Audiences don’t normally get to choose the length of a show, but we do with Into the Mountain, a site-sensitive walking performance initiated and choreographed by Simone Kenyon.
Taking place outdoors on Glenfeshie in the Cairngorms, it is inspired by the book The Living Mountain by Nan Shepherd, one of the 20th century’s greatest nature writers. Shepherd was a woman who understood that aiming for the highest point is not the only way to climb a mountain.
There are three routes of varying difficulty, ranging from five hours to all day. Everyone converges for a dance piece performed by five women who emerge out of the mist like ghostly retro versions of Shepherd herself. They remove their walking boots and socks and their feet fly across the heather and squelch sensuously into the mud as if they are trying to become part of the mountain itself.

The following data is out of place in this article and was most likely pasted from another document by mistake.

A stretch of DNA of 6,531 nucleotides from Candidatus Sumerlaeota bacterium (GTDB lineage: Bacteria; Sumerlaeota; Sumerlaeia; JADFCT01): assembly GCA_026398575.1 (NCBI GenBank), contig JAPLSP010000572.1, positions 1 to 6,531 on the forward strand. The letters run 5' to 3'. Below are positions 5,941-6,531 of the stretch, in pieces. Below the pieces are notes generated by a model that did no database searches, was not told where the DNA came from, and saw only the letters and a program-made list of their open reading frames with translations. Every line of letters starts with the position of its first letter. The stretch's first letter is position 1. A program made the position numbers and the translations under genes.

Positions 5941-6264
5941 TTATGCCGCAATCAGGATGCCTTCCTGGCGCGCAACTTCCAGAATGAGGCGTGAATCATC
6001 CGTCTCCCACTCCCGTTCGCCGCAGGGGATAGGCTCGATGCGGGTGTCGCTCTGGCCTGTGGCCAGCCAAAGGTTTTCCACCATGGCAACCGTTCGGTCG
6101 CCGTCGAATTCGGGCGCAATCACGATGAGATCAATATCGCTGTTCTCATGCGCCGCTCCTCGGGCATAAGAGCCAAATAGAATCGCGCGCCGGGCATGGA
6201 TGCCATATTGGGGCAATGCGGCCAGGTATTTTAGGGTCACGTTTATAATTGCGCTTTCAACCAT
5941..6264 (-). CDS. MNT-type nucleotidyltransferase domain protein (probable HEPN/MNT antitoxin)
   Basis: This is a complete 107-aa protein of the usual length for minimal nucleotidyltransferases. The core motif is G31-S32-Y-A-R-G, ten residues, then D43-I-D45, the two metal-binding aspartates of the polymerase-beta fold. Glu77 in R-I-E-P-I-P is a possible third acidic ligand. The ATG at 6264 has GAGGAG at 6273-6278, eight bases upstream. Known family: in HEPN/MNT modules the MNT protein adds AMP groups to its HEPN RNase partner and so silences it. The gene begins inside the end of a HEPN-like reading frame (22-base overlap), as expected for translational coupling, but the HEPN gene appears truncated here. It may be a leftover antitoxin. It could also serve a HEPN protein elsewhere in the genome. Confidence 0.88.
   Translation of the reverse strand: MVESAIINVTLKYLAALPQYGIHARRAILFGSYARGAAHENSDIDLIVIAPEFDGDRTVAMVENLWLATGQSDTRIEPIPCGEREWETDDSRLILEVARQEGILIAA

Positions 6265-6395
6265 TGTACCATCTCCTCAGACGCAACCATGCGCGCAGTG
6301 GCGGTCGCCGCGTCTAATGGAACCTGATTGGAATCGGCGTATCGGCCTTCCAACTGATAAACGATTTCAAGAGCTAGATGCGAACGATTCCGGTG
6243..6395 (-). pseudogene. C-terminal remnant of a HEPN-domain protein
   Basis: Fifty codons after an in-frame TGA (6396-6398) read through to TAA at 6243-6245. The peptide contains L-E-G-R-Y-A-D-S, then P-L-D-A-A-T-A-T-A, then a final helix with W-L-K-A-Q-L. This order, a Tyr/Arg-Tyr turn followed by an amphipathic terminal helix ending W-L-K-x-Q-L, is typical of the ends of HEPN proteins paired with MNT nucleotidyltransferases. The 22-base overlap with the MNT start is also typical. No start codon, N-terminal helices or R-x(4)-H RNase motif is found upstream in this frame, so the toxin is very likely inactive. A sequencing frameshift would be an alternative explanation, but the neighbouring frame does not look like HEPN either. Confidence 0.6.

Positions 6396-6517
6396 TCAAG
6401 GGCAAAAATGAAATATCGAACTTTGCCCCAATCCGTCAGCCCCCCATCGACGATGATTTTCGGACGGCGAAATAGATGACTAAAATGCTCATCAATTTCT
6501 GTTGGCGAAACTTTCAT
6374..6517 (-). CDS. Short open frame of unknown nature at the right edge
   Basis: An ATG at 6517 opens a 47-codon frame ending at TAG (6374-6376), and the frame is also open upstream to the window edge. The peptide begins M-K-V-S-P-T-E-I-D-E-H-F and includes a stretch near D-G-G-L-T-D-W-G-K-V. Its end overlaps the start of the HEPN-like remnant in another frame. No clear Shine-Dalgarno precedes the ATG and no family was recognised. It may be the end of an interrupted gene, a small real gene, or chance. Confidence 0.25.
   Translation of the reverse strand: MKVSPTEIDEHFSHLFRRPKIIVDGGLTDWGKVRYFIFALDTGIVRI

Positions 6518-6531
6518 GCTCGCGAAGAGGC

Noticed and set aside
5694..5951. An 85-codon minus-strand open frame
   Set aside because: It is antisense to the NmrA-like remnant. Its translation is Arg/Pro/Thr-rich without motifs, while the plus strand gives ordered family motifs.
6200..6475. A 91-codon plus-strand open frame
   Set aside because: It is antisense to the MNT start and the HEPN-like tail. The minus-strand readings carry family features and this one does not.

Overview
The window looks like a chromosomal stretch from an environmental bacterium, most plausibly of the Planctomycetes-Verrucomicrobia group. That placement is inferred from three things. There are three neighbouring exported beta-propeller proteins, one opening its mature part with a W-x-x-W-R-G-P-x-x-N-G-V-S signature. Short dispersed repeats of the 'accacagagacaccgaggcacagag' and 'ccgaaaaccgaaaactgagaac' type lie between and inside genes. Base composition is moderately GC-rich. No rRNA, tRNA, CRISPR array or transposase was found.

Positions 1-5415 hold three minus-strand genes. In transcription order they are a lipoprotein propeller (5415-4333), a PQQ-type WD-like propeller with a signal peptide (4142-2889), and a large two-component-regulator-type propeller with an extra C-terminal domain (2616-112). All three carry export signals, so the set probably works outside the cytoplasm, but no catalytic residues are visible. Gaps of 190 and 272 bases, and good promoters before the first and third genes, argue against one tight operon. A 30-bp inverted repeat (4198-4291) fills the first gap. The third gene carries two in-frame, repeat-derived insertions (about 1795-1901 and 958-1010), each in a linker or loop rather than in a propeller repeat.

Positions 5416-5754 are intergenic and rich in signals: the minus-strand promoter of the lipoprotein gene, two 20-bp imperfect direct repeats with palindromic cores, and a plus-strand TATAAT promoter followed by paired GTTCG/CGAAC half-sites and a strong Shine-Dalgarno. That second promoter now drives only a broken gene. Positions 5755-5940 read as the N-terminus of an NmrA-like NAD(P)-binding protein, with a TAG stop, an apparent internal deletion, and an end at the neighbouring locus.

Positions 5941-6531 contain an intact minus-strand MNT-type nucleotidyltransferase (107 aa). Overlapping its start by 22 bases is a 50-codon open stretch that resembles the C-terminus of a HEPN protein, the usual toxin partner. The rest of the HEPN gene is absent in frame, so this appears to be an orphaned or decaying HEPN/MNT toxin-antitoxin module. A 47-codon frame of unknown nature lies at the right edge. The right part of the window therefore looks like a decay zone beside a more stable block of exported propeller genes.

On a rain-swept day, as Hanna Tuulikki’s haunting score – sung by the all-female Mountain Choir —floats across the mountain, it is shiver-down-the-spine eerie. If the sun were shining, I can imagine it might be mischievous and playful.
To some degree this attempt to make a performative intervention in this landscape is doomed. The mountain dwarfs the human. It makes everything look small. But just as Shepherd understood that getting to the top is not the point, by making us walk in Shepherd’s footsteps and listen and look hard, Kenyon ensures we see the Cairngorms through her eyes, in all its savage beauty.